“Why can’t we go in?” Fizz meant to say, but with all the joyous bug population using his lips like the Blarney Stone, what came out was more of: “Vy kunt ve do din?”
“Speak English,” Socket ground out over the cigarette.
Fizz puffed a colony of adoring insects from his face and thrashed wildly with his palms as if to stay the ticklish flood. “Whycan’twegoin?” he crammed out before the mass descended again.
Slowly, gracefully, a luna moth parted the way between Fizz and the beetles and settled on the light fixture. Grateful to the moth for at least not clicking like a miniscule pair of Chinaman’s chopsticks, Fizz smiled. He’d forgotten—it all seemed so distant now—but today was the first day of April and just that a.m. he’d been heading down to Lake Michigan with a yellow tulip in his buttonhole. Somewhere between the mugging and this alleyway, the tulip had been lost, but the reflection imbued Fizz with an iota of hopefulness. This was April First after all. Perhaps this whole business was nothing but a huge joke played on him by his eternally inappropriate roommate; it wouldn’t be the first time Marvin had done something idiotic for a laugh.
“We can’t go in cuz the boss hasn’t comed out.” Socket’s explanation was terse and wasted no bonhomie.
“We have to wait for his okay? While the—” Fizz phiffed a miniscule insect off his upper lip and refocused: “While the beetles gobble our face off?”
“Smoke.” Socket offered Fizz his half-burned cigarette.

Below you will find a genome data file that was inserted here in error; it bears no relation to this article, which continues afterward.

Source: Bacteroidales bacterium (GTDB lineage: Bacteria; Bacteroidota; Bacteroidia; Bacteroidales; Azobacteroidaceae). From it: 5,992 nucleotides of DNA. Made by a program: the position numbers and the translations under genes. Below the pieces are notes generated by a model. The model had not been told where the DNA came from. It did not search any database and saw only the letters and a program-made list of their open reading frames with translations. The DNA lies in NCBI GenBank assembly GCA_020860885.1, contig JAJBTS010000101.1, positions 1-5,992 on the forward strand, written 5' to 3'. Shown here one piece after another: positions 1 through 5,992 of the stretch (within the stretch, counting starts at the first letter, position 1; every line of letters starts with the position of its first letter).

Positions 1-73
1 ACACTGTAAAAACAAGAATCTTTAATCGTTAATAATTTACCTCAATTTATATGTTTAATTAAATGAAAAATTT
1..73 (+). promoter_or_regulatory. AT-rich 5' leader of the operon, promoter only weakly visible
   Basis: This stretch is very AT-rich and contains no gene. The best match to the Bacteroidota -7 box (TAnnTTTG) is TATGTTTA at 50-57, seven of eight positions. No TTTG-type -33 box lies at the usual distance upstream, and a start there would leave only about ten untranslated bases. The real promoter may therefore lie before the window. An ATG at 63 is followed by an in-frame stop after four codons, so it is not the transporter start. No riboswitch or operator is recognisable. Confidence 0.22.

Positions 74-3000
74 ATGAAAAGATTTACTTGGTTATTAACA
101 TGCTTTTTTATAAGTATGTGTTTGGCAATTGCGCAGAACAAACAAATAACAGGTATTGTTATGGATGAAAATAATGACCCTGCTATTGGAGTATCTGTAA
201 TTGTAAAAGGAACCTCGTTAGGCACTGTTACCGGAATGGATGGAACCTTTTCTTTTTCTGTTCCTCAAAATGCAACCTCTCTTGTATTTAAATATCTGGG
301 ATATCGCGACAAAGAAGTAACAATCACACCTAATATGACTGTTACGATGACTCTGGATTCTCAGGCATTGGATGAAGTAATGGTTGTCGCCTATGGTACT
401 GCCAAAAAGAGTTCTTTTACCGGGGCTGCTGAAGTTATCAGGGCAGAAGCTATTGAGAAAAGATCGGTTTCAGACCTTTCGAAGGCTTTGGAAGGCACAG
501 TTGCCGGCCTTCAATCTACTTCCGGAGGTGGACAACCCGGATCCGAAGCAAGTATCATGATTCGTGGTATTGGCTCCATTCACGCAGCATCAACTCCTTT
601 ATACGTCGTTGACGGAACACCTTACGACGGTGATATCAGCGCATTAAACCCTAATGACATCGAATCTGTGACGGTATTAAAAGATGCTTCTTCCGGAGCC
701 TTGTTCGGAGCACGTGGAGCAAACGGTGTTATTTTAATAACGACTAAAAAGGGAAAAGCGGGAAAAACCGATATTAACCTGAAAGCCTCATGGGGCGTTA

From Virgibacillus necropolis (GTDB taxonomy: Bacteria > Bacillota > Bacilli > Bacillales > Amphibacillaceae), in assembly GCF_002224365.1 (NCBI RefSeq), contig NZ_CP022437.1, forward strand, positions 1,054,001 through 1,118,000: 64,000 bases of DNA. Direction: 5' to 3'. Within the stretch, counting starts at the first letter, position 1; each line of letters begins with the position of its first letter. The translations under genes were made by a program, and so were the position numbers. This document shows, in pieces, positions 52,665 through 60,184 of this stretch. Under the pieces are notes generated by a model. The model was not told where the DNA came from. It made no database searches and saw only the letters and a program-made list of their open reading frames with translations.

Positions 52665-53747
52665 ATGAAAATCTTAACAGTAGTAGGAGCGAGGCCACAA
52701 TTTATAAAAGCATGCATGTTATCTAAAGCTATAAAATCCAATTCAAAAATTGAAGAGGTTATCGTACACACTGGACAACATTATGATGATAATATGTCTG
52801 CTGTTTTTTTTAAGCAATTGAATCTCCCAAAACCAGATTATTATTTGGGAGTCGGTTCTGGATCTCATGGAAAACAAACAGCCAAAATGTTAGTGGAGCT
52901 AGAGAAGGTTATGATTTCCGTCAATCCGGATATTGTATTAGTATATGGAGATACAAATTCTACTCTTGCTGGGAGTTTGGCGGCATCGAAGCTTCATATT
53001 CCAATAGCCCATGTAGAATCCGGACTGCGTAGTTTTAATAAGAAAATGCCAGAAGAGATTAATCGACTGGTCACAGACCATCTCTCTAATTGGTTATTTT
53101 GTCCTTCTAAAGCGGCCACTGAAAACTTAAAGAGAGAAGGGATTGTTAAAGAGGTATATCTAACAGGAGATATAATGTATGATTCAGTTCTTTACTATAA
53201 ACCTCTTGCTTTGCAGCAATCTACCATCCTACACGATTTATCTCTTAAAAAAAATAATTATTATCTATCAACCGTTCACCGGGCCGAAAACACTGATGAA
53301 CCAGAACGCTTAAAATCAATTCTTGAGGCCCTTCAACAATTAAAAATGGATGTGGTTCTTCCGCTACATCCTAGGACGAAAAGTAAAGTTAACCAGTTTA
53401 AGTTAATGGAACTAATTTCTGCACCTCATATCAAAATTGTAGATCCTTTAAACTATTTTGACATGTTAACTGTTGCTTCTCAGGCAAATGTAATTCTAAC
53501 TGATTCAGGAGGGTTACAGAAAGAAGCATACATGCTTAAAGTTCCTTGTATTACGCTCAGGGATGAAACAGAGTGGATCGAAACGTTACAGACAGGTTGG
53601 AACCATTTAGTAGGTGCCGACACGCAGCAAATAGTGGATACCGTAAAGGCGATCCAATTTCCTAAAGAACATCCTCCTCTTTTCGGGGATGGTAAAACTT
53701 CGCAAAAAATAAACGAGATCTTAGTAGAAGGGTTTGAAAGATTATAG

“Much obliged.” He saluted his kidnapper with the butt end then put it in his mouth and drew in a draught of tobacco smoke.
The flavor turned his stomach, but it wasn’t half bad compared to sticking out the Beetle of Armegeddon. White smoke followed his exhale. Fizz was pleased to see a distinct reduction in the amount of beetles in his immediate vicinity. Maybe this guy wasn’t so awful. He’d given him a way out of suffering…maybe Socket wouldn’t kill him after all. At least, Fizz reflected with the second draw, at least he’d not die at the hands of beetles.

6 comments:

Anne-girl said...

I would buy this book from a new books bookstore {that's saying a lot for me as I always buy used or off amazon or both} . The blurb has me jumping around squealing .There is just such a tang to it all.

E.S. Grayson said...

Funny we both came up with a story about a writer in the 1930s—except yours is dealing with gangsters and mine with high-society nitwits and a pompous bestselling novelist. Although I do have a very scene-stealing burglar...

Miss Dashwood said...

I would buy this book too and it isn't even of a sort I would normally read at ALL. Jeevesie, your words have such a special sort of spice to them. Do PLEEEEEASE write more of this. I find myself liking Fizz already.

Rachel Heffington said...

It seems to me a very good sign that both you, Bertie, and you, Gussie, approve of this story. :)
Elisabeth, isn't it? I have been on a 30's kick, I guess, what with having just written Anon, Sir and then having 30's gangstas on my mind. Am I still on for beta-reading yours? I love everything I know about it. (Scene stealing burglars.....oooooh)

E.S. Grayson said...

Oh, definitely! Basically, anything for which I need a beta-reader, you've got first call. Of course that means I get to read Mob Ink too, right? :)

Rachel Heffington said...

Indubitively. :)